There’s a new bad guy in the Bay Area, and its name is boxwood blight. It’s a fungus that infects plants in the boxwood family, and it can do serious damage.
All species of Buxus, one part of the family, seem to be susceptible, some more than others. Two popular varieties, American or “common” boxwood (Buxus sempervirens) and English boxwood (Buxus sempervirens ‘suffruticosa’), appear especially vulnerable. Other plants in the family, such as sweet box (Sarcococca spp.) and some spurges (Pachysandra spp.), may be hosts.
Boxwood blight only recently arrived in California, where it has appeared in San Mateo and Santa Clara counties. To date, it has not been seen in Marin, but it is probably only a matter of time. The disease was first identified in England in the 1990s and is now found throughout Europe. It was detected in the United States in 2011 and has since spread to more than 20 states across the country.
The fungal pathogen, Calonectria pseudonaviculata, causes boxwood blight. It thrives in mild, damp weather, especially in temperatures from 64 to 80 degrees. Spores are spread by wind and rain, and they may be carried by birds, animals, shoes, clothing, and gardening tools. Wet leaves or high humidity are required for infection.
The disease does its damage quickly, sometimes in less than a week. First signs include circular brown spots on leaves and distinctive black streaks, or lesions, on stems. Fungus spores, either white or salmon-colored, may appear on the underside of leaves, particularly in humid weather.
Leaves turn tan or brown, plants rapidly defoliate and dieback occurs. Roots remain healthy, but the weakened plant usually dies, sometimes the result of secondary causes. At present, there is no known cure.
An invasion of boxwood blight can be devastating to homeowners because boxwood is widely used in home gardens for both hedges and decorative elements. A mature hedge may be relied upon for privacy or a windbreak, and replacing one can take time and money.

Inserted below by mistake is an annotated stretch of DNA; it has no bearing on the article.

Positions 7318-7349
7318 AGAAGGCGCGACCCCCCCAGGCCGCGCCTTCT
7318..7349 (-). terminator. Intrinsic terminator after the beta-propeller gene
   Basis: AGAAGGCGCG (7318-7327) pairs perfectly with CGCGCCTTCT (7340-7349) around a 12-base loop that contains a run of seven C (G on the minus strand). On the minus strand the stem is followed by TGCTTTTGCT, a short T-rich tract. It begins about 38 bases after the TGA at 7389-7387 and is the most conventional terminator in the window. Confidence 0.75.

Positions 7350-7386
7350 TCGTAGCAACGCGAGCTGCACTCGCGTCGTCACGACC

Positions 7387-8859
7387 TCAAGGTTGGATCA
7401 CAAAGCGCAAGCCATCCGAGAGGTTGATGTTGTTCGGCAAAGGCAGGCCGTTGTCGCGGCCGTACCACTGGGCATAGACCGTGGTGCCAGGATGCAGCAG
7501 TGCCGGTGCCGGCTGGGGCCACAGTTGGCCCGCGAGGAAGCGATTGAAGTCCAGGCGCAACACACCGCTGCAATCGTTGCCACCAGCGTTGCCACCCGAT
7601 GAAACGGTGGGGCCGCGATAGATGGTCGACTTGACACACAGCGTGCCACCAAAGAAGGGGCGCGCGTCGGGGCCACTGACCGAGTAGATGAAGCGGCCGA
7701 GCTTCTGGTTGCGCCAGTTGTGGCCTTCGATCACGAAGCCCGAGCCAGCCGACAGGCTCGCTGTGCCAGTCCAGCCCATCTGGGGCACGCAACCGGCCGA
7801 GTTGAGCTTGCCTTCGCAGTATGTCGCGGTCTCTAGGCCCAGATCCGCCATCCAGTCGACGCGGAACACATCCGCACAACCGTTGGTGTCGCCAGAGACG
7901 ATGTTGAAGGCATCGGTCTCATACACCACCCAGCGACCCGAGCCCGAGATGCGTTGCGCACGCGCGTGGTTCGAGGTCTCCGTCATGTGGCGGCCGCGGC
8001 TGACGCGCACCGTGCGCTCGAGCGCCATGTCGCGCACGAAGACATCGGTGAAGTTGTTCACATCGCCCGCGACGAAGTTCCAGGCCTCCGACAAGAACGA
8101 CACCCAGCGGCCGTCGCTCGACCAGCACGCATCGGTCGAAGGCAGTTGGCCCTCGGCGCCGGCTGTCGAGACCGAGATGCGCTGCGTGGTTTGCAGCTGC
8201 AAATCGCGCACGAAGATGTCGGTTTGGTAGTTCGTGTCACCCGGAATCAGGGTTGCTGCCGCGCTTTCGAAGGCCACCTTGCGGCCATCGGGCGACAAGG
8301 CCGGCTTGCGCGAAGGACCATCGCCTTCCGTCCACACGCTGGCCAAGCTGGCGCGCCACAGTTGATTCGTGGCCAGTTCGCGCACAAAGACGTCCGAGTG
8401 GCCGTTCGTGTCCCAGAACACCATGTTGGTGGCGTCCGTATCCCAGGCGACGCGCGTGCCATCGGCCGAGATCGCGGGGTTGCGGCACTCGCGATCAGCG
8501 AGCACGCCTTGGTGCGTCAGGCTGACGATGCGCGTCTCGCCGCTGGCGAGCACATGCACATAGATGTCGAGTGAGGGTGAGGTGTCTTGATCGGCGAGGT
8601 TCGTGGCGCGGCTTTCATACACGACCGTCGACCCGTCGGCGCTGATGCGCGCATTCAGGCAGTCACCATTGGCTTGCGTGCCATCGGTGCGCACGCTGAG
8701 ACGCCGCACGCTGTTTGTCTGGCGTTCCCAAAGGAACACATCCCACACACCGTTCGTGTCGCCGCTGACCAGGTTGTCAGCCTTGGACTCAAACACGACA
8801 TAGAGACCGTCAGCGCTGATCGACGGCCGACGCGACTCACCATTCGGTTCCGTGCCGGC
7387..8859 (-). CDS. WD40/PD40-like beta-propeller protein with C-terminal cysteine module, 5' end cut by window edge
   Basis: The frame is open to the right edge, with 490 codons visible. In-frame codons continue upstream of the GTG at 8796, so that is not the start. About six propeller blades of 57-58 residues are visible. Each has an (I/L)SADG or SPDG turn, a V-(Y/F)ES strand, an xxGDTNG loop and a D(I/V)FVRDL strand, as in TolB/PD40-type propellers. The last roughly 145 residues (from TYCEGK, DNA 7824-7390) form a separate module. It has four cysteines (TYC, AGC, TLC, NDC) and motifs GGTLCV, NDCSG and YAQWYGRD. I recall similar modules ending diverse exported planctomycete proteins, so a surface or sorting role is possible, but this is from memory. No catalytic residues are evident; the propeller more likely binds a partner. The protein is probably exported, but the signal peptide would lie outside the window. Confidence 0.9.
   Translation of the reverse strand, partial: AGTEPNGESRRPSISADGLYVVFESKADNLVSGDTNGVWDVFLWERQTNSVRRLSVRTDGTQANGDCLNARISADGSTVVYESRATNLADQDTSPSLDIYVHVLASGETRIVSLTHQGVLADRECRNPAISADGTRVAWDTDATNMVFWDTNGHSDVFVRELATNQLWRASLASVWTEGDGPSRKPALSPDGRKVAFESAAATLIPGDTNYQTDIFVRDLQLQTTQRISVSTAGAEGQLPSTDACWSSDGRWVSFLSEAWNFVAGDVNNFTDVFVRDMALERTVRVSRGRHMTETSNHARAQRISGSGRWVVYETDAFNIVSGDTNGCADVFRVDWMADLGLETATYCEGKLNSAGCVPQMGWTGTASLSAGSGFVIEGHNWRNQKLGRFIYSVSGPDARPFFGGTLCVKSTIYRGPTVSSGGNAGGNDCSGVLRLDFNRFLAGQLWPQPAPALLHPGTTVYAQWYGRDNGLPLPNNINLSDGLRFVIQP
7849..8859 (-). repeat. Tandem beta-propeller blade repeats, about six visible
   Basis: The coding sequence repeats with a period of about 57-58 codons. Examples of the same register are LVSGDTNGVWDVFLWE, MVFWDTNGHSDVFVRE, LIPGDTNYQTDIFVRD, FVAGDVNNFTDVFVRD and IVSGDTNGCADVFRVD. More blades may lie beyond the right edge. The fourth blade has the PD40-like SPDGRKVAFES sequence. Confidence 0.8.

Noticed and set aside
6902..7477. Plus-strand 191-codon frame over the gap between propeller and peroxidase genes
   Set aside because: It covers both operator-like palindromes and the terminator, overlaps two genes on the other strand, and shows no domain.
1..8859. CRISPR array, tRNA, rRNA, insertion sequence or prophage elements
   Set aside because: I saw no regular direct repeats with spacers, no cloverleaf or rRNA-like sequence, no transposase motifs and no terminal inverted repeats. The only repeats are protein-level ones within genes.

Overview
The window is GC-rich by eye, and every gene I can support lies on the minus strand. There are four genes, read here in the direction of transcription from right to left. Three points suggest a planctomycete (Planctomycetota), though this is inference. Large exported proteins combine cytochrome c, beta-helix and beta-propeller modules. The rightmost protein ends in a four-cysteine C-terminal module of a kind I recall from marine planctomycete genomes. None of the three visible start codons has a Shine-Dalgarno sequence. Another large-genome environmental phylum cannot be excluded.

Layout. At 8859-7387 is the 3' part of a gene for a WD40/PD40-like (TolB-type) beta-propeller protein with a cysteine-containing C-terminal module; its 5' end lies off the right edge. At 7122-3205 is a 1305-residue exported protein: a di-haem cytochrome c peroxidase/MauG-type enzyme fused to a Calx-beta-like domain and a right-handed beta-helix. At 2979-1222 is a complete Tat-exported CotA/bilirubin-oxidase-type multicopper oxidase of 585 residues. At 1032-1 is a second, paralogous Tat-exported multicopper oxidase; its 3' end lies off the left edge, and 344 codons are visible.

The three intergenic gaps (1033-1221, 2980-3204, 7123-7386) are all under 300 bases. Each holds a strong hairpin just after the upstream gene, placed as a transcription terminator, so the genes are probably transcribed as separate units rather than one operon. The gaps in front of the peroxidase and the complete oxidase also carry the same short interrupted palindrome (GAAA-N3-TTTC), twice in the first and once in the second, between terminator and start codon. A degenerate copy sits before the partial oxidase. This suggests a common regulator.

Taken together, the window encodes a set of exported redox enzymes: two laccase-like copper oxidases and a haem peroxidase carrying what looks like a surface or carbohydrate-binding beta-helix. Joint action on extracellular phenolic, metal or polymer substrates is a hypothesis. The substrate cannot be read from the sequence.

So what is a gardener to do? First, although there are no known cases yet in Marin, it pays to be alert for symptoms. If you see something suspicious, bring a cutting (in a plastic bag) to the UCCE Marin Master Gardener help desk in Novato. We can assist with a diagnosis.
Second, if you are planning new plantings, it could be wise to avoid boxwood for now. Over time, disease-resistant strains and new control techniques may be developed. If you do purchase new plants in the family, it is recommended that you isolate them for a least a month before putting them into your garden.
Third, if or when boxwood blight hits closer to home, or if you want to be proactive, there are some defenses. Avoid overhead watering, which can help spread the disease, and don’t work with boxwood under wet conditions. Practice good sanitation, remove fallen debris, and disinfect pruning equipment frequently. A layer of mulch can help to prevent fungus spores from settling into the soil.
Fourth, a word about fungicides. Some horticulturists believe that fungicides may be a preventative measure. Others think they suppress symptoms but don’t prevent spread of the disease. Fungicides are not a cure for diseased plants, and whether they are effective in prevention is still under study.
Last, if a diagnosis of boxwood blight is verified, all affected plants should be removed immediately to prevent spreading. Infected material and fallen leaves should be bagged and sent to the landfill, because home composting alone is not likely to kill the disease.
Any spores left behind can survive in leaf debris and soil for many years. So a good cleanup can mean a lot to the long-term health of your garden.